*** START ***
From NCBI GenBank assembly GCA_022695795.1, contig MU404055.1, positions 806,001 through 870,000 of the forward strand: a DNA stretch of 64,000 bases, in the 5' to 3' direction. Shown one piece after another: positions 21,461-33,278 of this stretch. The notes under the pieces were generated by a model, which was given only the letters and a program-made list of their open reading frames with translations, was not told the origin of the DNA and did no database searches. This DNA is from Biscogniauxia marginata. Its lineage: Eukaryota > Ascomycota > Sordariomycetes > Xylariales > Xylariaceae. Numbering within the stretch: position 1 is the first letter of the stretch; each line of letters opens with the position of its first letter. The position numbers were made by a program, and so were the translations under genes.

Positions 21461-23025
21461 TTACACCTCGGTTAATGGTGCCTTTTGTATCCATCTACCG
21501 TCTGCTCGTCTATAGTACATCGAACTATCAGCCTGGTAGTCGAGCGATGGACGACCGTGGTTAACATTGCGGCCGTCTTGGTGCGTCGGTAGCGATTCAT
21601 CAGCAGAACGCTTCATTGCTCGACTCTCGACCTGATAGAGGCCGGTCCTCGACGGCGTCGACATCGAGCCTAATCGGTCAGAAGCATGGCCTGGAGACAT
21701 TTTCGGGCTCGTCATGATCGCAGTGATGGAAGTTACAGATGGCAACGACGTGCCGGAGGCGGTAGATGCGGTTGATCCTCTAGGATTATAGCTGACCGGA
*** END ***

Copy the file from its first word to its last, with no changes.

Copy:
From NCBI GenBank assembly GCA_022695795.1, contig MU404055.1, positions 806,001 through 870,000 of the forward strand: a DNA stretch of 64,000 bases, in the 5' to 3' direction. Shown one piece after another: positions 21,461-33,278 of this stretch. The notes under the pieces were generated by a model, which was given only the letters and a program-made list of their open reading frames with translations, was not told the origin of the DNA and did no database searches. This DNA is from Biscogniauxia marginata. Its lineage: Eukaryota > Ascomycota > Sordariomycetes > Xylariales > Xylariaceae. Numbering within the stretch: position 1 is the first letter of the stretch; each line of letters opens with the position of its first letter. The position numbers were made by a program, and so were the translations under genes.

Positions 21461-23025
21461 TTACACCTCGGTTAATGGTGCCTTTTGTATCCATCTACCG
21501 TCTGCTCGTCTATAGTACATCGAACTATCAGCCTGGTAGTCGAGCGATGGACGACCGTGGTTAACATTGCGGCCGTCTTGGTGCGTCGGTAGCGATTCAT
21601 CAGCAGAACGCTTCATTGCTCGACTCTCGACCTGATAGAGGCCGGTCCTCGACGGCGTCGACATCGAGCCTAATCGGTCAGAAGCATGGCCTGGAGACAT
21701 TTTCGGGCTCGTCATGATCGCAGTGATGGAAGTTACAGATGGCAACGACGTGCCGGAGGCGGTAGATGCGGTTGATCCTCTAGGATTATAGCTGACCGGA